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US: Michael Jackson Likely Caused His Own Death, Witness Testifies

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© The Associated Press
Paul White
A leading anesthesiologist on Friday told jurors in the trial of Michael Jackson's personal physician that the singer probably caused his own death by injecting himself with a dose of the drug while his doctor wasn't looking.

In his testimony, defense expert Paul White directly challenged the theory put forth by the government's main medical witness, Dr. Steven Shafer. The prosecution expert testified that the only plausible scenario was that Dr. Conrad Murray had left a large intravenous drip of the anesthetic propofol running into the singer's bloodstreams for three hours, even after he stopped breathing.

On Friday, White said Shafer's theory was ruled out by the level of the drug found in Jackson's urine at autopsy. Given the urine levels and evidence at the scene, the more likely explanation was that the singer gave himself the drug, said White, one of the first U.S. researchers to study the drug.

Phoenix

US, Florida: Woman Guilty of Trying to Burn Husband to Death During Nap

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© unknown
Kimberly Boone was found guilty on all counts Friday.
A Florida woman was convicted of trying to murder her husband by setting the couple's bedroom on fire while he napped, in one of two suspected attempts to kill him, authorities said on Saturday.

Kimberly Boone, 46, who investigators believe tried twice over four months to kill Robert Boone for his life insurance money, was convicted of attempted murder and arson, a spokesman for the Seminole County Jail booking center said. She is scheduled to be sentenced on December 5. A jury deliberated four hours on Friday before issuing the verdict.

Prosecutors said Kimberly Boone, a college financial aid manager from Winter Springs, Florida, set the couple's bedroom on fire in December 2008 while Robert Boone slept. She drugged her husband with the anti-anxiety medication Xanax, making it harder for him to escape the fire, they said.

Investigators found search records on her laptop for information on making someone violently ill, poisoning, making a house explode, overdosing on Xanax, and how fire marshals determine the cause of a fire, according to the arrest affidavit.

Wall Street

Libya to Ban Interest on Loans

Mustafa Abdul Jalil
© AP
Mustafa Abdul Jalil, the chairman of the National Transitional Council

Mustafa Abdul-Jalil, the chairman of the National Transitional Council and de fact president, had already declared that Libyan laws in future would have Sharia, the Islamic code, as its "basic source".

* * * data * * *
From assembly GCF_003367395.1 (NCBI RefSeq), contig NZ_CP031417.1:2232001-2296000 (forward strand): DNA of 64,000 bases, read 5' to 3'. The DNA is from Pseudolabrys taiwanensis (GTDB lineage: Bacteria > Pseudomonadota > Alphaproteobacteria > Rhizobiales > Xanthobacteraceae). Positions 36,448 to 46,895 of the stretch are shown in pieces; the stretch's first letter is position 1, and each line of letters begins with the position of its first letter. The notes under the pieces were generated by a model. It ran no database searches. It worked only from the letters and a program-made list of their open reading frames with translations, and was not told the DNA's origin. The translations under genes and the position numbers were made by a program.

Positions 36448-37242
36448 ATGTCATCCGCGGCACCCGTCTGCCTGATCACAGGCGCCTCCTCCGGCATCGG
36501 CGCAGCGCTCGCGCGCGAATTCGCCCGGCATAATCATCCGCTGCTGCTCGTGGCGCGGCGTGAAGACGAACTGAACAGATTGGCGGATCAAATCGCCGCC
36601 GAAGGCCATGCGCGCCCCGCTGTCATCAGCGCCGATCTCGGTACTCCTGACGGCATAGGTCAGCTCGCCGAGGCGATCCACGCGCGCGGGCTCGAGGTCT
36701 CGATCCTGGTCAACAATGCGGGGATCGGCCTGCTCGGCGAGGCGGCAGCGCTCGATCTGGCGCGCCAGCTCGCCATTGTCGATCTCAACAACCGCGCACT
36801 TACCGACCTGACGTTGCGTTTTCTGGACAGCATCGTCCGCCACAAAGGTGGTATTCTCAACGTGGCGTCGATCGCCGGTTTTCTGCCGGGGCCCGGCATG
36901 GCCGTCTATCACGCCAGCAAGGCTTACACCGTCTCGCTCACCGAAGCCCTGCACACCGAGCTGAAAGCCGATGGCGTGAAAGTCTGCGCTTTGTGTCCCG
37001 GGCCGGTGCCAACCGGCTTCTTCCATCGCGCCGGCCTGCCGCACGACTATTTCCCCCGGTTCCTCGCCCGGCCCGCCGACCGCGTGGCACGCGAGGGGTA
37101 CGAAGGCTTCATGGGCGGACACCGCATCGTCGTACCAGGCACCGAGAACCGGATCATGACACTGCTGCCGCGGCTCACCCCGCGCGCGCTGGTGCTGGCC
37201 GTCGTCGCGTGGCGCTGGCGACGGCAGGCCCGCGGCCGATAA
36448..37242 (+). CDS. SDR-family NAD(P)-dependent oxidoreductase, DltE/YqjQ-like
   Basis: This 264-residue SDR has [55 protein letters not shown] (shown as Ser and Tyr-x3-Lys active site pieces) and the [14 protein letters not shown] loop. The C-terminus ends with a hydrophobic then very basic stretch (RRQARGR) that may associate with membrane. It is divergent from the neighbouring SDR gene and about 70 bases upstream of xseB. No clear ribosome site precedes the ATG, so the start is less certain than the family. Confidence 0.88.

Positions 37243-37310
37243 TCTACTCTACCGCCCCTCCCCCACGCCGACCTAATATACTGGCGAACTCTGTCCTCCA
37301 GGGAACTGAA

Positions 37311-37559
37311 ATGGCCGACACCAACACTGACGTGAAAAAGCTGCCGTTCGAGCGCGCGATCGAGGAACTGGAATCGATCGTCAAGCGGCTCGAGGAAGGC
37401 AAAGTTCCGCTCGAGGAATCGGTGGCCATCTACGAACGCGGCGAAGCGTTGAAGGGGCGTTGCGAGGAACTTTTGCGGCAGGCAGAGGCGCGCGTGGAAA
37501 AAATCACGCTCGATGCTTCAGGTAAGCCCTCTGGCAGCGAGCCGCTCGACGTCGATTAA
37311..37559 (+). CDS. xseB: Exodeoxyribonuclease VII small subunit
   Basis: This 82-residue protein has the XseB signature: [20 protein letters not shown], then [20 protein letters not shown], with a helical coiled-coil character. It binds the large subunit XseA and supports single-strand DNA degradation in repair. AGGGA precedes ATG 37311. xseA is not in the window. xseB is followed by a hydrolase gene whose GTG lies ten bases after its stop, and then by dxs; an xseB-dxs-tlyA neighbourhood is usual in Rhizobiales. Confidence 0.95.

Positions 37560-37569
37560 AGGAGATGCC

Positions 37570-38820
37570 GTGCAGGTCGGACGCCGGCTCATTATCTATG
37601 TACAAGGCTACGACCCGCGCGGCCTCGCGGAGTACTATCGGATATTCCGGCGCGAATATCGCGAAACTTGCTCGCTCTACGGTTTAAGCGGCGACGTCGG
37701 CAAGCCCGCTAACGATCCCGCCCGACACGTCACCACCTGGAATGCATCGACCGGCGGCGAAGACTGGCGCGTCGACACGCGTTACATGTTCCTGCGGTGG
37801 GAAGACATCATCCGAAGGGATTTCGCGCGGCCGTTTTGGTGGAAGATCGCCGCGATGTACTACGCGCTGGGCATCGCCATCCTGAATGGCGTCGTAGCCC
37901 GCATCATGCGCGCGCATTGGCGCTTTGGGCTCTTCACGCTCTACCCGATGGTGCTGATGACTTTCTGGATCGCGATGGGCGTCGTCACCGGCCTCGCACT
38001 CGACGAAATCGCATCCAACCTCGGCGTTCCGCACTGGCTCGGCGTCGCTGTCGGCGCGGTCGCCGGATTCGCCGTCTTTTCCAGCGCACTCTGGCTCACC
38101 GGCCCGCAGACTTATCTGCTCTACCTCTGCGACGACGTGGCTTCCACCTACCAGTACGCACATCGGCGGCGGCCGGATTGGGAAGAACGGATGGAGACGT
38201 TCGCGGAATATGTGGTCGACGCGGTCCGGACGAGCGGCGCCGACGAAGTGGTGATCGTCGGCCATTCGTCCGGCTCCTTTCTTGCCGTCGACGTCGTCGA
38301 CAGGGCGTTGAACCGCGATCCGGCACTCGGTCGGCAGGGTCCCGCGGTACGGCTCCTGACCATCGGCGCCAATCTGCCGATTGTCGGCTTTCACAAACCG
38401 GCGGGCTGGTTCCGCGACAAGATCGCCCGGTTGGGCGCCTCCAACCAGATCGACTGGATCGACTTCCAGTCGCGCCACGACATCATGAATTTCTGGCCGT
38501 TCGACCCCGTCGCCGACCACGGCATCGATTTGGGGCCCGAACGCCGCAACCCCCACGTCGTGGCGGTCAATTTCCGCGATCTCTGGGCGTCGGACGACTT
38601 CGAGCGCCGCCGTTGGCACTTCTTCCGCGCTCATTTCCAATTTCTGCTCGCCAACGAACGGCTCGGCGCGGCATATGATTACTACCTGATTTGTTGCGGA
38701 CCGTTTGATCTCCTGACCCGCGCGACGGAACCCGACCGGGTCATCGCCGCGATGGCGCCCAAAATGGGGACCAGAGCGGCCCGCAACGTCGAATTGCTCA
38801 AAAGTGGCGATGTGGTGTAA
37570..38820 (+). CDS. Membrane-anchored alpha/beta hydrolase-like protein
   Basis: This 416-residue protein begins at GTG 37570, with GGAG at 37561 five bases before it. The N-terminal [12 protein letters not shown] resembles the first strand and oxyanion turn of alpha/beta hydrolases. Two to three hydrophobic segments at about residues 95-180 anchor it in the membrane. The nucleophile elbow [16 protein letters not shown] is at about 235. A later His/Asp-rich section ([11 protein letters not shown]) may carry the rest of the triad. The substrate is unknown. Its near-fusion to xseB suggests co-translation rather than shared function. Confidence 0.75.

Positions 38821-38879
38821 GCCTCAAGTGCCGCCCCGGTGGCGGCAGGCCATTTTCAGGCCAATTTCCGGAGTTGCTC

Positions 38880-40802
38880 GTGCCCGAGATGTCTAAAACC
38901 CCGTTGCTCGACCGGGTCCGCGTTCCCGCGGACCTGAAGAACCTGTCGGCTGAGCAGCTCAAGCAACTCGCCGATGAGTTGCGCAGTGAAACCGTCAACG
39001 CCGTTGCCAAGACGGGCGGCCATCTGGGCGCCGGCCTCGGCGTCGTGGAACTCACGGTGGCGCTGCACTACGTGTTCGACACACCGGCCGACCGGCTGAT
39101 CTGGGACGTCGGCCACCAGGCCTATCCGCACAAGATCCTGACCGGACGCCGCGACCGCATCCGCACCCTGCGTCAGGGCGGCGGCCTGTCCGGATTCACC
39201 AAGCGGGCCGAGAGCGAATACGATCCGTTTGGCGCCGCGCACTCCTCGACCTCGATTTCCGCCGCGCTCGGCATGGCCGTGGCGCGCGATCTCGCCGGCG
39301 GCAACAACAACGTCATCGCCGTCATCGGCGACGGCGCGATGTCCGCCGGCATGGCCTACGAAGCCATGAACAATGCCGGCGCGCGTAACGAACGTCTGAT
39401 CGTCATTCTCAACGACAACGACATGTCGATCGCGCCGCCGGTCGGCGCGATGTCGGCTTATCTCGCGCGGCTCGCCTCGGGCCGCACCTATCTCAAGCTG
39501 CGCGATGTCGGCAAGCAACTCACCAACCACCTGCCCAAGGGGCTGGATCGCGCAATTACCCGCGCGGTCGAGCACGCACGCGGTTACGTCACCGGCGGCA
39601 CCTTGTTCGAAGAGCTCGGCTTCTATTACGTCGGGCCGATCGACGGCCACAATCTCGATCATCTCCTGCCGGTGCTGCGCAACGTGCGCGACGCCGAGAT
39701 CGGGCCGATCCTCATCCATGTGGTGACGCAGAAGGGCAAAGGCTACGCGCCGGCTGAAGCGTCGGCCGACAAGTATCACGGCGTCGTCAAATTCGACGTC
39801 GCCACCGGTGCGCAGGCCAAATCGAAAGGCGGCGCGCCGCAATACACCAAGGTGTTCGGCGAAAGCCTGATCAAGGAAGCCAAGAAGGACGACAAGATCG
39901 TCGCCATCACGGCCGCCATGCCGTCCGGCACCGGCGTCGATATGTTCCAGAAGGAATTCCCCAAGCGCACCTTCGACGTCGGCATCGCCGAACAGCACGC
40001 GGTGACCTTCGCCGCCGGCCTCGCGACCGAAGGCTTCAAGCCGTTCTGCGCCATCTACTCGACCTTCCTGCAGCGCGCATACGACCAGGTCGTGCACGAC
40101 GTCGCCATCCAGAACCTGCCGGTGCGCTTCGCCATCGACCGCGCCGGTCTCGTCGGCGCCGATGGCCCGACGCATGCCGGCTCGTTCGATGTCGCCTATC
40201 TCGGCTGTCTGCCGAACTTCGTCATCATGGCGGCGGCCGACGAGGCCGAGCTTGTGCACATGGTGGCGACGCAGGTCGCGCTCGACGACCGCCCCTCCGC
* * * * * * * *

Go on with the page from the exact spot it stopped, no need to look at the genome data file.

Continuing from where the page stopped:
But that formulation can be interpreted in many ways - it was also the basis of Egypt's largely secular constitution under President Hosni Mubarak, and remains so after his fall.

Mr Abdul-Jalil went further, specifically lifting immediately, by decree, one law from Col. Gaddafi's era that he said was in conflict with Sharia - that banning polygamy.

Bizarro Earth

Syria Has One of Bloodiest Days of Uprising

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© Reuters
Demonstrators protesting against Syria's President Bashar al-Assad march through the streets after Friday prayers in Hula, near Homs October 28, 2011. Picture taken October 28, 2011.
Syrian tanks pounded an old district in the city of Homs on Saturday and three people were killed, activists said, after one of the bloodiest days of the seven-month-old uprising against President Bashar al-Assad.

Activists and residents said Syrian forces shot dead 40 civilians on Friday when they fired on demonstrators calling for international protection from Assad's crackdown.

The Arab League and United Nations condemned the violence.

U.N. Secretary-General Ban Ki-moon said Assad must respond to demands for change with serious reform, "not repression and violence," and called for an immediate halt to military operations, his spokesman said.

One activist group said fierce fighting broke out in Homs on Friday night between dozens of army deserters and forces loyal to Assad. Seventeen soldiers were killed when the defectors attacked two security posts in the city, it said.

The report by the British-based Syrian Organization for Human Rights highlights the emerging element of armed insurgency alongside mainly peaceful street protests demanding an end to 41 years of Assad family rule.

The United Nations says 3,000 people, including nearly 200 children, have been killed in the unrest. Since the start of protests in March, Syrian authorities have blamed the violence on gunmen they say have killed 1,100 soldiers and police.

People

US: Incentives And Cultural Bias Fuel Foster System

The dirt roads on the Crow Creek Indian reservation in South Dakota blow dust on the window frames of simple houses.

The people who live here are poor - in a way few Americans are poor. There are no grocery stores or restaurants. There's only electricity when it's possible to pay the bill.

This is where Janice Howe grew up, on a barren stretch of land that has belonged to the Dakota people for more than 100 years.

"I'm the eldest of nine kids," she explains, settling into a chair in the kitchen. "I went to college and I got my bachelor's degree in nursing."